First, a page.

Ocean Conditions Tied to Higher Risk of Toxic Shellfish

Share this content:
Ocean Conditions Tied to Higher Risk of Toxic Shellfish
Ocean Conditions Tied to Higher Risk of Toxic Shellfish

TUESDAY, Jan. 10, 2017 (HealthDay News) -- Unusually warm ocean temperatures near the U.S. Pacific Northwest have been linked to dangerous levels of a natural toxin in shellfish; however, scientist have developed new ways to predict these toxic outbreaks, according to research published online Jan. 9 in the Proceedings of the National Academy of Sciences.

The toxin, domoic acid, is produced by marine algae and builds up in seafood, posing a potential threat. Consuming the toxin can be harmful to humans, the researchers said.

Morgaine McKibben of Oregon State University in Corvallis, and colleagues used extensive biological, chemical, and physical data to create a climate-based risk analysis tool. The researchers said fisheries in Washington, Oregon, and California could use the computer program to predict where and when domoic acid would reach unhealthy levels in shellfish.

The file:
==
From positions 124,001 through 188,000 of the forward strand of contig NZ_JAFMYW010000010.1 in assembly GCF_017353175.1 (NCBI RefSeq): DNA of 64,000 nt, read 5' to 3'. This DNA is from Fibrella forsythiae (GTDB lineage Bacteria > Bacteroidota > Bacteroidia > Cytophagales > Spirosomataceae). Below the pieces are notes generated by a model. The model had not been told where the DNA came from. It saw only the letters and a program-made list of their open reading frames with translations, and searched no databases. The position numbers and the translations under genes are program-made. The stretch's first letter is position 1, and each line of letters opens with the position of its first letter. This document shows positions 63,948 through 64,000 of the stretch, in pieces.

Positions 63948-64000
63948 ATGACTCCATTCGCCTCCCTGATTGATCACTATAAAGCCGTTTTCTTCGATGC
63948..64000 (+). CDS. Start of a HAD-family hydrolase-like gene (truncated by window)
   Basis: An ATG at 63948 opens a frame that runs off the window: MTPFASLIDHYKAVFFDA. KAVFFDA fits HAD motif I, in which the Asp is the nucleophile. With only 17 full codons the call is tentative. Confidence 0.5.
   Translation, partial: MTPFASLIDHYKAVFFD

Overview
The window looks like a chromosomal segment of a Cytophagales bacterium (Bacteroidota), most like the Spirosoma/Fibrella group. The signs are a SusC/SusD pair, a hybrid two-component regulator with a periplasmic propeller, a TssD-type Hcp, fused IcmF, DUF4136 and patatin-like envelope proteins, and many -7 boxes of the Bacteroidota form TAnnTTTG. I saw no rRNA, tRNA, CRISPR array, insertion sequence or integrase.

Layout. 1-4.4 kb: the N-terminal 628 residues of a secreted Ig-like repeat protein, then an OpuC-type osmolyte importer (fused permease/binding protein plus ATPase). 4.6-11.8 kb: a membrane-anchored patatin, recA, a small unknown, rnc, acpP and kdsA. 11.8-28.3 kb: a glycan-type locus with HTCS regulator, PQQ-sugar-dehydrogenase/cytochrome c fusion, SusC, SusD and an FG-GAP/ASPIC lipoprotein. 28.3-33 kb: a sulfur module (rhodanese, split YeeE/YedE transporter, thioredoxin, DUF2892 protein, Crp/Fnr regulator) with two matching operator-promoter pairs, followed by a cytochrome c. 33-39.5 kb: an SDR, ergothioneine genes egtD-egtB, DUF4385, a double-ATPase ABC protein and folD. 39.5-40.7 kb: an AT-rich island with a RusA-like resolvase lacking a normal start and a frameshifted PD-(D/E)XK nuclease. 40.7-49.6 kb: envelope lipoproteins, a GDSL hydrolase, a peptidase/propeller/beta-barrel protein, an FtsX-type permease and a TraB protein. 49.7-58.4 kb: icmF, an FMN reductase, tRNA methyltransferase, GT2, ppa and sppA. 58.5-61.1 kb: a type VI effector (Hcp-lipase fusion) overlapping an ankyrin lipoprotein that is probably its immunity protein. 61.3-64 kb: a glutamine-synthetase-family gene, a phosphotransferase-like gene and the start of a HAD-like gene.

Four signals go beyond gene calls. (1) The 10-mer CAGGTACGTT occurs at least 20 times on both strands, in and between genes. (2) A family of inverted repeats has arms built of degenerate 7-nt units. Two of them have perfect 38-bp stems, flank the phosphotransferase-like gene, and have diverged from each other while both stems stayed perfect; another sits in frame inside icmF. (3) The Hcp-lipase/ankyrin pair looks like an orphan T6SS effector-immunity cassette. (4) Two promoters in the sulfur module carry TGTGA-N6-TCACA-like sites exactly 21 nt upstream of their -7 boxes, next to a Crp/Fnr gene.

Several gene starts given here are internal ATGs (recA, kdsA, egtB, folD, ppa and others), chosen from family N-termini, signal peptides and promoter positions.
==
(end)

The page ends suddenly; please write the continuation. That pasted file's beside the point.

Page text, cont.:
"We describe a completely new method to understanding and predicting toxic outbreaks on a large scale, linking domoic acid concentrations in shellfish to ocean conditions caused by warm water phases of natural climate event cycles like Pacific Decadal Oscillation and El Nino," McKibben said in a news release from the National Oceanic and Atmospheric Administration.

Full Text

Share this content:

is free, fast, and customized just for you!

Already a member?

Sign In Now »


Sign up for myCME e-newsletters


Drug Lookup

Browse drugs by: BrandGenericDisease

Trending Activities

All Professions

More in Home

Genital HPV Prevalence Rate High Among Men in the United States

Genital HPV Prevalence Rate High Among Men in ...

Although vaccine is recommended, too few are getting it, researchers say

17 Million U.S. Adults May Have Masked Hypertension

17 Million U.S. Adults May Have Masked Hypertension

Masked hypertension more common among males, those with diabetes, older adults

Sedentary Behavior May Lead to Shorter Telomeres in Women

Sedentary Behavior May Lead to Shorter Telomeres in ...

Cells of elderly women who sit most of the day look much older than their actual age

is free, fast, and customized just for you!

Already a member?

Sign In Now »